Constitutional & Legal Foundations
Tunisia is a multi-party, parliamentary democracy with a republican form of government. The governmental structures were established by the Tunisian Constitution of June 1, 1959, which was amended July 12, 1998. Based on a combination of French civil law stemming from the period during which Tunisia was governed as a French protectorate (1881-1956) and Islamic law (Sharia) based on the Koran and the sayings of the Prophet Mohamed (the Hadith), Tunisian law reflects a blending of Western and North African concepts, traditions, and legal norms pertaining to how society should operate and be governed. Tunisia was the first Arab state to revise its legal code with respect to women, although additional reforms are still needed to guarantee that women's rights are equal to men's not only in law but also in practice. In the early years of Tunisia's independence Bourguiba promoted a new legal code governing the rights of women in Tunisian society that became instrumental to granting women more-equal status in Tunisia than in other Arab states. Bourguiba's Code of Personal Status, introduced in August 1956, five months after Tunisia's independence from France was declared, outlawed polygamy, established a formal court procedure for divorce where the wife as well as the husband could initiate a legal divorce, set a minimum age for marriage, and established that a woman could not be married off by her relatives without her consent. Bourguiba also facilitated the establishment of the Union Nationale des Femmes de Tunisie (UNFT—National Union of Tunisian Women), which has worked to advance the personal, social, and economic situations of women since the 1950s. He also encouraged Tunisian women to forsake wearing the traditional veil, a practice that already had begun to unravel during French colonial days. Tunisian women in the twenty-first century wear a diverse array of clothing, each woman choosing her style of dress based on personal taste, religious values, and family circumstances.
Political Participation: All Tunisians, men and women alike, are eligible to vote at age 20; men are also eligible for military service at that age. (Women were granted the right to vote under Bourguiba in 1957.) Tunisia's democratically elected chief executive and head of state, the President, is elected to a five-year term of office and can be reelected twice consecutively. The executive branch of the Tunisian government also includes a prime minister and cabinet. Since November 7, 1987, Zine El Abidine Ben Ali, a member of the majority RCD (Rassemblement Constitutionnel Democratique, or Democratic Constitutional Rally) party that also rules the legislature, has been President of Tunisia. At the national level the Tunisian legislative branch consists of a unicameral Chamber of Deputies (Majlis al-Nuwaab) of 182 seats. The Deputies, 11.5 percent of whom were women by the late 1990s, serve five-year terms. A constitutional change in October 1997 lowered the eligible age for Deputies to 23 years from the previous age requirement of 25 that had been set in 1988. Legislative acts are subject to a limited amount of judicial review by the Supreme Court acting in joint session. The third branch of Tunisia's national government is the judicial branch, consisting of a Court of Cassation (Cour de Cassation). Tunisian local affairs are administered through a system of 23 governorates that function in a rather similar way as states or French departments, although perhaps with less autonomy from the national government, and through locally elected city and town councils.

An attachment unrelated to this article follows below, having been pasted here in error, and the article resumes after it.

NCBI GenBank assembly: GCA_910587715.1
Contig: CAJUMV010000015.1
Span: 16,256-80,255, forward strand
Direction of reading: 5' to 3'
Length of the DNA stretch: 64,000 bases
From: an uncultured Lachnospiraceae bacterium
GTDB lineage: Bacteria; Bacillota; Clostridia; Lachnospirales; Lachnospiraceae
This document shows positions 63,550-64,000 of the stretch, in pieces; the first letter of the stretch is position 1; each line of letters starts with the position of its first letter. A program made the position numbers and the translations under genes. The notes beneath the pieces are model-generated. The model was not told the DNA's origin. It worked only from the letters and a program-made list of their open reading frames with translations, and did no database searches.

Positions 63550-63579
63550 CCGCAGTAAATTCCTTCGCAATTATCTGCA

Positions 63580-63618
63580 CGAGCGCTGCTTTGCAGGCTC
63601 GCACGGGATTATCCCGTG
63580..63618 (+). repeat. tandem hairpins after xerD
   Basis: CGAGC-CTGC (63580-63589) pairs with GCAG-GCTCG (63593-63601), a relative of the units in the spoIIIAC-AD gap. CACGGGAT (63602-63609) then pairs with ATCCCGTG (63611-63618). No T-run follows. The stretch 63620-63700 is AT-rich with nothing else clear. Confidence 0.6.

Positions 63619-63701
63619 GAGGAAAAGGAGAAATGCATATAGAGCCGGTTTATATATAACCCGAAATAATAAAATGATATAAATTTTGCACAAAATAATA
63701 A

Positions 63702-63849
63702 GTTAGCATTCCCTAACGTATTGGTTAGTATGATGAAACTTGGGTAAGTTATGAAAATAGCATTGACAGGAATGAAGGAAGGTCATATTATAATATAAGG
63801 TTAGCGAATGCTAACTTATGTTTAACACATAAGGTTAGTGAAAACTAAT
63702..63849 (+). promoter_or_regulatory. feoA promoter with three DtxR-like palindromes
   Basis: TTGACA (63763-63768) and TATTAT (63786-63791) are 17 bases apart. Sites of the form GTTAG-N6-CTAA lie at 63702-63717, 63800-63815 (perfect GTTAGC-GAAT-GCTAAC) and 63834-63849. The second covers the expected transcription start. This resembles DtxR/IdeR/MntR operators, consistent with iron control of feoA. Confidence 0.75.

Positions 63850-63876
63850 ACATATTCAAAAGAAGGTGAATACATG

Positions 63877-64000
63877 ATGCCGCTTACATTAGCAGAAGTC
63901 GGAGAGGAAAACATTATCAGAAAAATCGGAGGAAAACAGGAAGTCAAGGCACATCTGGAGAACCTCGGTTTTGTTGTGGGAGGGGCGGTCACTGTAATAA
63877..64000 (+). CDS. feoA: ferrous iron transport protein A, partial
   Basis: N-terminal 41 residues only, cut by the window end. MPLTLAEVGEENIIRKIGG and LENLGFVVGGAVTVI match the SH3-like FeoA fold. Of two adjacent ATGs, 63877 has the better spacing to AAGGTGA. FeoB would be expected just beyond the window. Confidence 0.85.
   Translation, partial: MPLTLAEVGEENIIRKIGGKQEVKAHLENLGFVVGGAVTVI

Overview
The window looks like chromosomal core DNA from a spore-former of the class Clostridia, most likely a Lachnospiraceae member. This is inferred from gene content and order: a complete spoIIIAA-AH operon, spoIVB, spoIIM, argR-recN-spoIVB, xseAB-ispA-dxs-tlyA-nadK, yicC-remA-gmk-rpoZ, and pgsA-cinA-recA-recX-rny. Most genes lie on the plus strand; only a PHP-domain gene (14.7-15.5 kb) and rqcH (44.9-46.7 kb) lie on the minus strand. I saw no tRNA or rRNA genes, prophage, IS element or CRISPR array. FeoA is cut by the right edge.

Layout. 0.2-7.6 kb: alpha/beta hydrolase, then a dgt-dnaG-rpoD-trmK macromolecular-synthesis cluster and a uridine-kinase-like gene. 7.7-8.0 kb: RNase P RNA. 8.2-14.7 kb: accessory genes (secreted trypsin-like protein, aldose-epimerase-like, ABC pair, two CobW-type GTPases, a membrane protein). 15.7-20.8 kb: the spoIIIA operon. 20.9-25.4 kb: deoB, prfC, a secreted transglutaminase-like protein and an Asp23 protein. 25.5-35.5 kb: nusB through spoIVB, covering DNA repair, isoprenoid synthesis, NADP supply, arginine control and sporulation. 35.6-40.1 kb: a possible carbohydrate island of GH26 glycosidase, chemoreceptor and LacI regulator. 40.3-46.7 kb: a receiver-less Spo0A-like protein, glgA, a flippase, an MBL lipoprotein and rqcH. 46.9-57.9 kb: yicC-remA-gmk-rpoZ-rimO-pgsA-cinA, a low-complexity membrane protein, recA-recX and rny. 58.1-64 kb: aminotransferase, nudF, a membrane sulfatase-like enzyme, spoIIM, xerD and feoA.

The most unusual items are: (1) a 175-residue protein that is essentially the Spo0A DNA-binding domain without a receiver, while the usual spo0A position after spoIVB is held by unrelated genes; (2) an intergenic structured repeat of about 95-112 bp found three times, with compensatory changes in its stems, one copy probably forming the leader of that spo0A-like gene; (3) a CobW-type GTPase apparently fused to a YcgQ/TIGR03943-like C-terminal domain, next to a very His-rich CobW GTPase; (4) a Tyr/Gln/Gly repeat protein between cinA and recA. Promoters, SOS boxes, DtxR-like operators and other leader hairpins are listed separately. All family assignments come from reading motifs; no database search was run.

Despite the enlargement of the political playing field in 1994 when candidates from five parties other than the majority RCD won seats in the Chamber of Deputies, in 2000 the incumbent Tunisian government continued to limit political challenges by non-RCD politicians and displayed only minimal tolerance for multi-party competition or expressions of political dissent. Due in large measure to internal security concerns that Tunisia could become another Algeria (where armed Islamicists have battled government and paramilitary forces since January 1992), some Tunisian authorities have strictly interpreted Tunisian laws to contain political dissent and suppress critiques of the government. Cited repeatedly by international human rights organizations such as Human Rights Watch and Amnesty International as a persistent violator of human rights, including freedom of the press and freedom of association, the Tunisian government in the 1990s established its own human rights organs and began a campaign to educate Tunisian public officials and Tunisian citizens about human rights. However, as of early 2001 academic freedom and political pluralism continue to be somewhat limited, and self-censorship continues to be rather widely practiced.
Tunisia has participated regularly in many regional and international organizations and conferences to foster international cooperation and economic development. To some extent Tunisia has served as a model for other countries in the Arab world and in Africa in setting precedents for economic reforms and development efforts. For example, in 1962 Tunisia became the first country in the Middle Eastern-North African region to receive an education loan from the World Bank. In 1998 Tunisia became the first non-European Mediterranean country to enter into a bilateral partnership agreement with the countries of the European Communities, to gradually liberalize trade relations and work towards establishing a regional free market zone by 2008. Receiving sustainable development assistance in the form of grants and loans from international bodies such as UN agencies, Tunisia also has formed bilateral partnerships with a number of European and other countries. For example, the Bureau of Educational and Cultural Affairs of the U.S. Department of State announced early in 2001 that it would provide grants to collaborative partnerships of American and Tunisian universities, governmental and nongovernmental organizations, and non-profit service and professional organizations interested in designing and strengthening university-level curricula in Tunisia as well as faculty and student training programs in business management, public administration, and other areas where the potential impact on the Tunisian economy is likely to be positive.